A small group of top U.S. retailers gathered last week at Arno Ristorante in midtown Manhattan. They came to hear Macy’s Senior Vice President of Human Resources and Total Rewards Bill Tompkins present his strategies, insights, and lessons learned from the retailer’s HR transformation journey.
In addition to a recommendation for the scaloppine at Arno, I’d like to share my key takeaways:
The Future of HR
Digital technologies already are yielding great efficiency results and streamlining operations. Massive reductions in manual processes are changing how Macy’s defines its HR strategy, structure, roles, budgets, and service commitments. The HR department of the future will focus on people, talent, and culture.
Recruiting, Hiring, and Talent Management
Labor markets are tightening, especially for key roles. Regulatory pressures are increasing. Hiring is more competitive. Employee expectations are changing. Today, millennials make up around half of the workforce. They’re looking for a unique experience. They’re also totally comfortable with digital technology. According to Bill, retailers should use their brand equity and knowledge of omnichannel marketing to target unique groups of applicants and employees, using competitively differentiated value proposition messaging.
Reporting and Predictive Analytics
As a leading omnichannel retailer, Macy’s understands the value and importance of leveraging data. Most retailers are ahead of the curve on this. With talent shortages across all industries and the seasonal cycles specific to retailers, it makes sense to think of applicants, candidates, and employees as online customers.
With retail employers, and even across industries, access to unified data definitions, reporting, and analytics needs to be standardized. While perfect answers are elusive, retailers who put off taking action are likely to be left behind, at a competitive disadvantage.
Bill sees tremendous potential in the ability to use historic, real-time, and future predictive analytics to understand digital body language in order to better manage talent. Imagine, for example, the value of being able to benchmark and predict theft, attrition, and performance, down to the individual employee, manager, or store level.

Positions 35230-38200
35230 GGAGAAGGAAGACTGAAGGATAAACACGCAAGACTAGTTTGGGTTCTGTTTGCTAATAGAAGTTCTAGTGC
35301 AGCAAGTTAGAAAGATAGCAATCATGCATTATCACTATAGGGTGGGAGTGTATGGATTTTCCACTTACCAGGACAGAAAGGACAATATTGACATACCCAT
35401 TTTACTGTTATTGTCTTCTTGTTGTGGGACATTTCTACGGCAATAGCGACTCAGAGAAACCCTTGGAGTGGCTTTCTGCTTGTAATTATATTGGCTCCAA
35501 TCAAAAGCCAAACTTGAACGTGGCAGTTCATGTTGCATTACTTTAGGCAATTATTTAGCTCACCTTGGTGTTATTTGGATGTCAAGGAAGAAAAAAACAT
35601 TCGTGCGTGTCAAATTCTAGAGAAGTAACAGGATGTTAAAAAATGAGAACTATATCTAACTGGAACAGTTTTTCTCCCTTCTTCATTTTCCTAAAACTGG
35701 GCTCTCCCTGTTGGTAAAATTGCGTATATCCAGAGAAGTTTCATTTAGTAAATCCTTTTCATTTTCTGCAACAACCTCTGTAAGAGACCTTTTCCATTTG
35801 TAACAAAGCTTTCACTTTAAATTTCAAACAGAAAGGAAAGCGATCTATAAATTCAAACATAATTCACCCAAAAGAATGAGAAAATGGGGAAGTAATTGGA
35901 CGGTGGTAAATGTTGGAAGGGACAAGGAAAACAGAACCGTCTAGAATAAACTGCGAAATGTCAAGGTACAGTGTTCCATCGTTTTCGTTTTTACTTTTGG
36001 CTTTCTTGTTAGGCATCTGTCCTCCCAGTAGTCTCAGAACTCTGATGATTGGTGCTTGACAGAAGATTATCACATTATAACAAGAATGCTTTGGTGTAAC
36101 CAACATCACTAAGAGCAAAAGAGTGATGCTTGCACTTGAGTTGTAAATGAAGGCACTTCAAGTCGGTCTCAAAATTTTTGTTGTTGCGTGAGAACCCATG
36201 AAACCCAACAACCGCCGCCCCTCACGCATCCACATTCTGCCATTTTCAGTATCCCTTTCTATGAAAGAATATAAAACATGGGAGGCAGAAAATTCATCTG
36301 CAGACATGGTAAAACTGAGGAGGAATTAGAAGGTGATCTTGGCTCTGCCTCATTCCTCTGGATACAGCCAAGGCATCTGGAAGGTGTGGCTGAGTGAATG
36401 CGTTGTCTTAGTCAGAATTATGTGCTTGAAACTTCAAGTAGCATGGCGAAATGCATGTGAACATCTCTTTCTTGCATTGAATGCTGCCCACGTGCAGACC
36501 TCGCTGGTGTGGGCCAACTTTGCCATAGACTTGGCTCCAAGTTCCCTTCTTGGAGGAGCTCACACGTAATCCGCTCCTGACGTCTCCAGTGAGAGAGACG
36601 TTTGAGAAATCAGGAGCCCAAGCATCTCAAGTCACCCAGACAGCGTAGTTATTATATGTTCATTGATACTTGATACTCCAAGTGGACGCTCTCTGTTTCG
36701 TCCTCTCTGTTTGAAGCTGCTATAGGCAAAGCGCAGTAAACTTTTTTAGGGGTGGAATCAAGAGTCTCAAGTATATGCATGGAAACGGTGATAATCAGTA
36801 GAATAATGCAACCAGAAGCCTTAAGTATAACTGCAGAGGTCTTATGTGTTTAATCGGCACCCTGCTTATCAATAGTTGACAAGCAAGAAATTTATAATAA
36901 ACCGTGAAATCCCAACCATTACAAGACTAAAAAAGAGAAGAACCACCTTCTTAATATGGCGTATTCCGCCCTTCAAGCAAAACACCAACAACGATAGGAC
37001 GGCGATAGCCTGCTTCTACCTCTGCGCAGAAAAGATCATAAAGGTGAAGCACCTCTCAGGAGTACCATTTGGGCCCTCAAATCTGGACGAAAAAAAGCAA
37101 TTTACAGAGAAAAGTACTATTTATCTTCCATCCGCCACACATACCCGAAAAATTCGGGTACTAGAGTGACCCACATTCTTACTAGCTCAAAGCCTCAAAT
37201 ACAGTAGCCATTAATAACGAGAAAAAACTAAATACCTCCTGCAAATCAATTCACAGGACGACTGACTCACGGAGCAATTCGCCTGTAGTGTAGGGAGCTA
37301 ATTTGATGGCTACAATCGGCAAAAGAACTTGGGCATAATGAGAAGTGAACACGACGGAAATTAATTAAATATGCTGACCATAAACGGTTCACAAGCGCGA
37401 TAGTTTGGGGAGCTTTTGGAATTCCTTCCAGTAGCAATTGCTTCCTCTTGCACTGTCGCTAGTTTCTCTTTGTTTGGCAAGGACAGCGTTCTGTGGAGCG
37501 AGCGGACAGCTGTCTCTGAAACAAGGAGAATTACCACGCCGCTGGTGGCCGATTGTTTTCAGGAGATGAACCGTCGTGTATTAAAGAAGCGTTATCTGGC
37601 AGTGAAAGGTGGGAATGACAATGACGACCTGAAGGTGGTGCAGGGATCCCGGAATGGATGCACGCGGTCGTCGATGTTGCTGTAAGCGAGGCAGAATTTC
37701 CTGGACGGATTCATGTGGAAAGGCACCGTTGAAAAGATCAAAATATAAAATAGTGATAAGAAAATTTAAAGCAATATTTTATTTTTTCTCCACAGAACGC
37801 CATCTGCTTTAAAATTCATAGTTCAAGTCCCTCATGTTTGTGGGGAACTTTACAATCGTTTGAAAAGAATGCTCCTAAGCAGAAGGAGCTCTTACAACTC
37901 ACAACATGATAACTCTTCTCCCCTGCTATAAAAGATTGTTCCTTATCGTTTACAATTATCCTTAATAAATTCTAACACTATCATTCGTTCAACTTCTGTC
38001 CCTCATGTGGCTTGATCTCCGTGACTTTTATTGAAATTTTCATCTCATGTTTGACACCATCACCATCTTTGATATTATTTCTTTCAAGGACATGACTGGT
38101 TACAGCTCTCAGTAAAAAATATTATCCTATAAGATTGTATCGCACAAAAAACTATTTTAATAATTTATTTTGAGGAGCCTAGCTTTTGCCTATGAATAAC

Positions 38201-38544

A big win for Macy’s HR department was in presenting the business case at the executive level in a way that everyone could understand and support. Bill emphasizes that HR transformation needs to be much more than a technology “lift and shift.” People, processes and policies, and technology need to balance. The process is iterative. People need to be involved in all aspects, from the outset, starting with fundamental business requirements. It also needs to be clear who, exactly, is responsible for what, at each stage, and to enforce a clear escalation process. The challenge is to progress with whatever flexibility is required to minimize business disruption, while delivering on the expected outcomes of the program.
Organizational Culture and Change Management
Change is an ongoing process, not a destination. Macy’s chose Oracle Human Capital Management Cloud for both standardization of industry best practices and ongoing innovation. Bill hasn’t been disappointed. In fact, he claims that he has never experienced a vendor with sales and development working so closely together, hand-in-hand, to fully understand and address his evolving needs as a customer. His needs and requirements are highly valued and become part of future innovation and industry best practices.
For Bill, much of HR transformation is about creating a culture that accepts ongoing change. He points to the speed at which technology and people’s expectations are evolving, using the recent shift of mobility to smartphones as an example. With Oracle, he embraces both standardization and innovation. His people sometimes struggle in giving up the control they felt they had over highly individualized business processes or software customizations. By embracing industry best practices and standardized system configurations, Macy’s is better positioned to strategically manage change over time, across both the internal organization and externally.